Israeli settlements in the West Bank expand

In the last issue of FP, Gershom Gorenberg worried that Israeli settlements in the West Bank were endangering the two-state solution. "No one knows exactly where the point of no return is — when so many Israelis will have moved into so many homes beyond the pre-1967 border that there is no going back," he wrote. Wherever that point may be, a new report reveals that Israel raced toward it at a breakneck pace in 2008.

The number of structures in West Bank settlements and new outposts increased 69% in 2008 compared to 2007, according to a new study released by Peace Now. The Israeli government has allowed new construction in larger settlements, which Israel would likely keep in any final status agreement. But of the 1,518 new settler structures, Peace Now found that 39% of the structures were built in outposts outside these areas.

This explosion of settlement growth, it is important to note, happened under a Kadima and Labor government. If you believe that Benjamin Netanyahu, whose Likud Party is leading election polls, is going to bring a halt to the settler movement -- well, I've got a bridge to sell you in Beitar Illit.

Photo: AHMAD GHARABLI/AFP/Getty Images


Gates's nonchalance on Russia

In his testimony before the Armed Services Committee on Tuesday, Secretary of Defense Robert Gates raised a few eyebrows by saying that he was far more worried about Iran's "frankly subversive activity" in Latin America than Russia's recent military activity to the region. He had a good line about the Russian navy's visit to Venezuela:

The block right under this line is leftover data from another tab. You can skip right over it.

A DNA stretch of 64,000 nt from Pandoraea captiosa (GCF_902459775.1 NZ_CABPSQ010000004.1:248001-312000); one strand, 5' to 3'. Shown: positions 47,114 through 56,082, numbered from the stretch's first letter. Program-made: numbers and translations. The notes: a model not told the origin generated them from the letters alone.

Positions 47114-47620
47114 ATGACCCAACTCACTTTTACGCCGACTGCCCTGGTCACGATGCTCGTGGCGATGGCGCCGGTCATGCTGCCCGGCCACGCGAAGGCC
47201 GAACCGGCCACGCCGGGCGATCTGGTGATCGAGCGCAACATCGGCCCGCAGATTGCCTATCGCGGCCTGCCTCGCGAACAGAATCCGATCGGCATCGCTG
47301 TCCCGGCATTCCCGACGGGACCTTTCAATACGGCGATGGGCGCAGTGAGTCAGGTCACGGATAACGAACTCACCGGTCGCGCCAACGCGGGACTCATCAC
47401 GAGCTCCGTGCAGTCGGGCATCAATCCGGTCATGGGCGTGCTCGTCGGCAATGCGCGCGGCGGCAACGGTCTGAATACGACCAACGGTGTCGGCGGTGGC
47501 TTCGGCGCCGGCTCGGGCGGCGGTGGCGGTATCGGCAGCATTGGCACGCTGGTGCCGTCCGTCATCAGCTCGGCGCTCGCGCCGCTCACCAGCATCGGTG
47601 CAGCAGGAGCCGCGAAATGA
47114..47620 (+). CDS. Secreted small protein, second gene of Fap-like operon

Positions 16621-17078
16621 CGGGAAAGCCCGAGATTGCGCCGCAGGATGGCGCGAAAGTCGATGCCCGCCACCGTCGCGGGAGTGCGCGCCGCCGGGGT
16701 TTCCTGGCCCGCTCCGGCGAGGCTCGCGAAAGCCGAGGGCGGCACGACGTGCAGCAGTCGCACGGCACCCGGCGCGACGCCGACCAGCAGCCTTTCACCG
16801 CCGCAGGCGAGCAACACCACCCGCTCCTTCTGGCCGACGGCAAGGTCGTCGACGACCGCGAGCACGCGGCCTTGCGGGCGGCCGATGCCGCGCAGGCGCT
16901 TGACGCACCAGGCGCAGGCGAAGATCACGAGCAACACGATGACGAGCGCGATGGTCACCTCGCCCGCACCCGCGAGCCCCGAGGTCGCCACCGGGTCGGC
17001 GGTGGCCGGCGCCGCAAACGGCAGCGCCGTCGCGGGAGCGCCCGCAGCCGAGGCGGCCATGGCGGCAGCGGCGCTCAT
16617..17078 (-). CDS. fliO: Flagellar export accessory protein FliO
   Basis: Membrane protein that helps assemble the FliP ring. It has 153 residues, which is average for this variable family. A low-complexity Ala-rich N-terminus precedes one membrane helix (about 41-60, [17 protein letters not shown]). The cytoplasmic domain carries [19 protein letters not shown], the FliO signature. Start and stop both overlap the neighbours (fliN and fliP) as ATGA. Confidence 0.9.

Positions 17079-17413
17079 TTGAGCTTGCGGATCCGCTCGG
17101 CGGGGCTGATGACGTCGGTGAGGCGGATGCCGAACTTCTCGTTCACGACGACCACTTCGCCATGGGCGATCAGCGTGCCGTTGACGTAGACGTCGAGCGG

"In fact if it hadn't been for the events in Georgia in August, I probably would've tried to persuade the president to invite the Russian ships pay a port call in Miami because I think they would've had a lot better time than they did in Caracas."

It seems like Gates has been going out of his way lately to make it clear that he is totally unfazed by the Russian military threat. His recent Foreign Affairs piece was another indication.

I'm certainly glad that the secretary of defense isn't overreacting to the Russian threat. Despite developments like today's meeting between Dmitry Medvedev and Raul Castro, Russia's military capabilities aren't exactly what they used to be. Still, I wonder if constantly reminding Russia of its military weakness might not be the best way to encourage more conciliatory behavior from Russia leaders.

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